Our research

Ion thruster

Ion thrusters are often used to refer to gridded electrostatic ion thrusters. Ion thruster (IT) is an electrostatic electric propulsion device in which the acceleration energy is almost entirely converted from the potential energy of the electric field. Ion thrusters employ a variety of plasma generation techniques to ionize a large fraction of the propellant. These thrusters then utilize biased grids to electrostatically extract ions from the plasma and accelerate them to high velocity at voltages up to and exceeding 10 kV.

Principle of the Ion thruster

Gridded electrostatic ion thruster development started in the 1960s. since then, it has been used for commercial satellite propulsion and scientific missions. Their main feature is that the propellant ionization process is physically separated from the ion acceleration process. (History)

Ion thrusters feature the high efficiency (from 60% to >80%) and very high specific impulse (from 2000 to over 10,000 s). Applications of ion thrusters include control of the orientation and position of orbiting satellites (some satellites have dozens of low-power ion thrusters) and use as a main propulsion engine for low-mass robotic space vehicles. (Applications)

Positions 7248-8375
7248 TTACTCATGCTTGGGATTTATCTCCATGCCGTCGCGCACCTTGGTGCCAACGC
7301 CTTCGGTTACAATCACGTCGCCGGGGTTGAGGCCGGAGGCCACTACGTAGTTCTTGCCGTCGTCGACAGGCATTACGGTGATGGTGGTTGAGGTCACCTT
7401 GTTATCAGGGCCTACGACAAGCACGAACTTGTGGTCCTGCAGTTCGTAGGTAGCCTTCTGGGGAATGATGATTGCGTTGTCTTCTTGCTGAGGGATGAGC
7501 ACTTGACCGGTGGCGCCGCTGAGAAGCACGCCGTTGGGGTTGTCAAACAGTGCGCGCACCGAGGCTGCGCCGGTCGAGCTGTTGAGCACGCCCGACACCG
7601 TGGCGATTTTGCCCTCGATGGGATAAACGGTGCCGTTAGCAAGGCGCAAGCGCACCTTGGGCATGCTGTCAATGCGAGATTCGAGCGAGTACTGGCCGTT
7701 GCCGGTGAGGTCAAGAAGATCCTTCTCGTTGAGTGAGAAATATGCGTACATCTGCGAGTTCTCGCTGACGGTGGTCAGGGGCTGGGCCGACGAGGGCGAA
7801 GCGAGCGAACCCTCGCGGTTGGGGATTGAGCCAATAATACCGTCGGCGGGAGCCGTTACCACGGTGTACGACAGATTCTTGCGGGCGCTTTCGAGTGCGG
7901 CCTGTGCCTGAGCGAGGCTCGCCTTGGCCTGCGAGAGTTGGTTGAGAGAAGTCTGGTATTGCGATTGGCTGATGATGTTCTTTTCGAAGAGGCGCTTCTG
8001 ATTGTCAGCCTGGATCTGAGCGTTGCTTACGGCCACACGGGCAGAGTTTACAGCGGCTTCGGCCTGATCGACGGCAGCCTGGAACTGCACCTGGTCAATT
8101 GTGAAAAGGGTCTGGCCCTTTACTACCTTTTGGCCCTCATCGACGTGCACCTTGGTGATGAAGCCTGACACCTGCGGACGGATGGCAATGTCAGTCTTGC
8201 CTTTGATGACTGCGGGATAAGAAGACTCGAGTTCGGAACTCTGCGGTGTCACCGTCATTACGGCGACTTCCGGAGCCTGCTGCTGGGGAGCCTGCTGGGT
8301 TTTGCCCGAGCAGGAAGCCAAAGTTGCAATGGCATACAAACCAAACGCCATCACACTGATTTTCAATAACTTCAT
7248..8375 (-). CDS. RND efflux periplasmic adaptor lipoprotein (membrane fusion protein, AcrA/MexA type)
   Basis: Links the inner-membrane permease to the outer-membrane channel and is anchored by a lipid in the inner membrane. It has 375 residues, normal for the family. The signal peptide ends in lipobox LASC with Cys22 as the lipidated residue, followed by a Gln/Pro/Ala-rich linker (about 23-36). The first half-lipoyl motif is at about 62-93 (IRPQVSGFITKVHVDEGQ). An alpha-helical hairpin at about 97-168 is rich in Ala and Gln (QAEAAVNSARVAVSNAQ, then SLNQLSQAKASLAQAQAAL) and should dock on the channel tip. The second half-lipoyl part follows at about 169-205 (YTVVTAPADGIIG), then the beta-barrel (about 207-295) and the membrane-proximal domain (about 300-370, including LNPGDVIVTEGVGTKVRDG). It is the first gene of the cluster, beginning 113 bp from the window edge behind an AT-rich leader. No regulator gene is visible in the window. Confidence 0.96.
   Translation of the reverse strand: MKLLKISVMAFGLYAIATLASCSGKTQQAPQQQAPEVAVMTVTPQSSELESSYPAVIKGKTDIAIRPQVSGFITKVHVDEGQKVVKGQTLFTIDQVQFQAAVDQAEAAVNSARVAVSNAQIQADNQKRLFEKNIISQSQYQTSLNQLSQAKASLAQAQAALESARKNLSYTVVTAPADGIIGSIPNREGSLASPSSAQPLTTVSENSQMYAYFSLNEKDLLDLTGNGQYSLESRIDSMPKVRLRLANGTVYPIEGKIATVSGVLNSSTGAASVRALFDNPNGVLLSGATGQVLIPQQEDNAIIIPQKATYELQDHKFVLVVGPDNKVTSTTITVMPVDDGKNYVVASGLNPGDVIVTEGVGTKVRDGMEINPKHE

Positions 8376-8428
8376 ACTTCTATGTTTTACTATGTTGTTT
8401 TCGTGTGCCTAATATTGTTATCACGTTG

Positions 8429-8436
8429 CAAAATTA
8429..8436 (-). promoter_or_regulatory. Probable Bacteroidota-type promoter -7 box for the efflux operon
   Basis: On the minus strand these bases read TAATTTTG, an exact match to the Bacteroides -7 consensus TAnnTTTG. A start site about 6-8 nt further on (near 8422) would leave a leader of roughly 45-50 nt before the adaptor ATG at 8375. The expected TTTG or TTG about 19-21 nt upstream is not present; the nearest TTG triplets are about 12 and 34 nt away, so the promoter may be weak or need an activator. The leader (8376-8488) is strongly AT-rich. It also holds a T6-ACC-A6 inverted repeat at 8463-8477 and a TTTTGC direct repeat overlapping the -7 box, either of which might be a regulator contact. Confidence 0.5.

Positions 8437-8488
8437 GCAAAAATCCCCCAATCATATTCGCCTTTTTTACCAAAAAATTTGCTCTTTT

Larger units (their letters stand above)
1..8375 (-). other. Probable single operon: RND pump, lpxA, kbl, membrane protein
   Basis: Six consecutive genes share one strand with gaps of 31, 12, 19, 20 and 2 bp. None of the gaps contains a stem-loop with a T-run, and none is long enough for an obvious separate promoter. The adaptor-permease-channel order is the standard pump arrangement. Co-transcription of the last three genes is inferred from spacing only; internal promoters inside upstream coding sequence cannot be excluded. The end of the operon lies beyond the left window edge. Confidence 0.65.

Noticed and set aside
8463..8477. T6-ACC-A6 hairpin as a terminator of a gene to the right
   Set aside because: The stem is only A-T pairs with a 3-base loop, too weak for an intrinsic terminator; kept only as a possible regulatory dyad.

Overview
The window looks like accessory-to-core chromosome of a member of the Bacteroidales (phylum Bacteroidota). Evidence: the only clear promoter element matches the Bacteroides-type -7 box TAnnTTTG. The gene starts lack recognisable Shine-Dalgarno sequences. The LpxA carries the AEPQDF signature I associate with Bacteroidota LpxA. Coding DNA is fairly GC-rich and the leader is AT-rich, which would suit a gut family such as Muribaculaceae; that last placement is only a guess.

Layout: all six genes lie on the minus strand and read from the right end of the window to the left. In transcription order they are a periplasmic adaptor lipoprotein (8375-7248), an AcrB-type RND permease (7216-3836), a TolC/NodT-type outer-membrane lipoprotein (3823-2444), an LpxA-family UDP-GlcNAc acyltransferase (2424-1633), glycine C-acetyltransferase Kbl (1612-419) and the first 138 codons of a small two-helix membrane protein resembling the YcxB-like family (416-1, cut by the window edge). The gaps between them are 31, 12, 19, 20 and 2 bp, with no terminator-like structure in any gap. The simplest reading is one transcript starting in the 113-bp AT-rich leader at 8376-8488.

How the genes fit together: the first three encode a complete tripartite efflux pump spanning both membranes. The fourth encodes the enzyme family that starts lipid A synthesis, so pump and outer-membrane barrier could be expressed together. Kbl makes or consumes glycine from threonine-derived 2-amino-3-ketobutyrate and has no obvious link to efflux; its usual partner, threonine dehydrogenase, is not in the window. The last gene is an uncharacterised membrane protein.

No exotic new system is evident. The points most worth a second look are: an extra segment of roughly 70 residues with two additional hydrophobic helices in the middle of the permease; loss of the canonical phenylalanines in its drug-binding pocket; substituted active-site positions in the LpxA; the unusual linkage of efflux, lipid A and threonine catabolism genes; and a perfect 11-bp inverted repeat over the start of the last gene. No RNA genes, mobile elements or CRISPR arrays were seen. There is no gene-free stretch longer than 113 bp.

The largest difference in the many ion thrusters is the method of ionizing the propellant atoms – electron bombardment (NSTAR, NEXT, T5, T6), radiofrequency (rf) excitation (RIT 10, RIT 22, µN-RIT), microwave excitation (µ10, µ20). Related to this is the need for a cathode and a required effort for the power supplies. Kaufman type engines require at the least, supplies to the cathode, anode and chamber. The rf and microwave types require an additional rf generator, but no anode or cathode supplies. (Variants)

In our laboratory, we have developed a miniature ion thruster using atom-electron bombardment ionization mode with a power of less than 50 W and a thrust of more than 1mN. This thruster uses permanent magnets and coils as the magnetic field source and introduces a double-anode structure which can effectively reduce the discharge power of the miniature ion thruster by adjusting the excitation current and thus improve the overall efficiency of the thruster.

In addition, we are also developing a new miniature helicon plasma source and working on the application of the helicon plasma source in combination with a gridded acceleration system.

Ion thruster on operation in our lab

(Lastly Updated in September, 2022)

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